Justice for Vicki Lynne – Part 1

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Vicki Lynne 1984

Vicki Lynne 1984

Yesterday, we sat through the first of three possible days of hearings while we fight for Justice for Vicki… And although some of the information presented was somewhat disturbing at times, I truly feel that it was a good day for us.

In a nutshell, the defense needs to prove that Frank Atwood suffered for PTSD (Post Traumatic Stress Disorder) at the time that he murdered my sister, Vicki Lynne. (Please note, we are not in court arguing his guilt in this crime, that has already been proven and upheld.)

A few points from yesterday:

1. I feel that the defense was clearly unable to make the argument of PTSD  based on the testimony given by both doctors that were called to give their professional opinions in this regard. There was no indication that Atwood suffered “trauma” in the “thousands” of pages of his mental health records or documents provided by the department of corrections, and even though PTSD may not have been an established diagnose in the 1970s, there would have been written documentation of “trauma” had Atwood truly suffered at that given point and time.

2. The defendant, on his own admission, has threatened people, including Correctional Officiers & their families, that he would kill them and “hide the bodies like the others”. He has not only been a target of violence in prison due to his numerous crimes against children, but he also continues to instigate it.

3. Although a diagnose of PTSD was not clearly made by the defense, it is the opinion that the defendant suffers from social anxiety disorders, pedophilia, is a psychopath. He continues, to display these behaviors today even in incarceration. It was also stated that Atwood is not fit to live in society.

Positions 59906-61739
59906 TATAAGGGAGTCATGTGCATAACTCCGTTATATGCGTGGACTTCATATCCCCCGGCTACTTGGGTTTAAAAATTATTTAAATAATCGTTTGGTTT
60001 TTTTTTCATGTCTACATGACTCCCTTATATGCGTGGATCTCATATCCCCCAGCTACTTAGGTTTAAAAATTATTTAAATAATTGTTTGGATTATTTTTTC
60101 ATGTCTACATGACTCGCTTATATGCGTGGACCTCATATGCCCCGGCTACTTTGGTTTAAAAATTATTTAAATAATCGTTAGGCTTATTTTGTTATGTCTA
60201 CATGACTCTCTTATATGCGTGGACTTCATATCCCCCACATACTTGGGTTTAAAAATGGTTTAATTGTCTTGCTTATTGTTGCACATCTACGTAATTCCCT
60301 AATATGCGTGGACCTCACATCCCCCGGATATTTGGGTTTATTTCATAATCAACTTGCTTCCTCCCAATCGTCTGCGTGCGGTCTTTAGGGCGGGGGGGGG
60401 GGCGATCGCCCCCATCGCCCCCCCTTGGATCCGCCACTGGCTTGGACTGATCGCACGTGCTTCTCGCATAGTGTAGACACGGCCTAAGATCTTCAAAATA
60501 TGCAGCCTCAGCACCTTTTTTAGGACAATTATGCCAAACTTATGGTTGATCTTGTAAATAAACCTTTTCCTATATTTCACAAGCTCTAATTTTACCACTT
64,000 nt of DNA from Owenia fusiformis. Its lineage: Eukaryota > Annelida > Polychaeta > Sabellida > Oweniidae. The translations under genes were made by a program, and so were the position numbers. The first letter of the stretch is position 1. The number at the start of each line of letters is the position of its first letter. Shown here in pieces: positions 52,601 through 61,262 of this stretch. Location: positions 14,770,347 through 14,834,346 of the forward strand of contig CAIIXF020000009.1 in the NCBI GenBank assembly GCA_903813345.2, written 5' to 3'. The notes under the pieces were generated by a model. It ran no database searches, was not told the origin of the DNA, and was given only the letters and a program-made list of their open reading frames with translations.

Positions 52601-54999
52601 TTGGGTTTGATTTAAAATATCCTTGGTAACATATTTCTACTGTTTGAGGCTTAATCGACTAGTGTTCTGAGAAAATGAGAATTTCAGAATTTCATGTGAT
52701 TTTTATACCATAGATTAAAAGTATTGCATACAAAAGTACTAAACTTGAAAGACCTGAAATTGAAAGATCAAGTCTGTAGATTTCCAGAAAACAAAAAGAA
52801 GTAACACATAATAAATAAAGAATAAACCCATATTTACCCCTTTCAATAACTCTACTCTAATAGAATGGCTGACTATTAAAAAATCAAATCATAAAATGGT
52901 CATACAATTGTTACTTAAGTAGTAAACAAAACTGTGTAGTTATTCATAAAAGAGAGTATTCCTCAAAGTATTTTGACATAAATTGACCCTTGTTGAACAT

4. The defense did NOT recall their expert witness after the State presented their medical testimony.

5. The defense continualy brought up the defendants own sexual abuse at age 14, however, there was also testimony to the fact that the defendant was under psychological care with his mother as early as 6 years of age. And, although it was not discussed in court, it has been said that at age 11, Atwood was sent off to military school after he attempted to kill his own mother. He has a long history of abuse and violence.

6. The defendant, in numerous written records, does admit to the fact that he never felt that he was “molested” and feels that “sexual acts between adults & children should be legal”.

7. That as late as 1995, Frank Atwood tried to “sponsor” a child from prison and had requested pictures of that child.

I feel that all of this information was very helpful in arguing the fact that Atwood was in full control of his actions when he was molesting children, and when he murdered my sister.

I will keep you updated here daily as we continue to attend the proceedings, but you can also follow live updates at www.kvoa.com as Kristi Tedesco & Samantha Ptashkin report from the court. We appreciate the outpour of love and support we continue to receive from our family, friends, and our community. Thank you all for not forgetting Vicki Lynne.

Comments

  1. Lindsey Showman says:

    My thoughts are with you guys as you go through all of this. Atwood doesn’t deserve anything he’s asking for.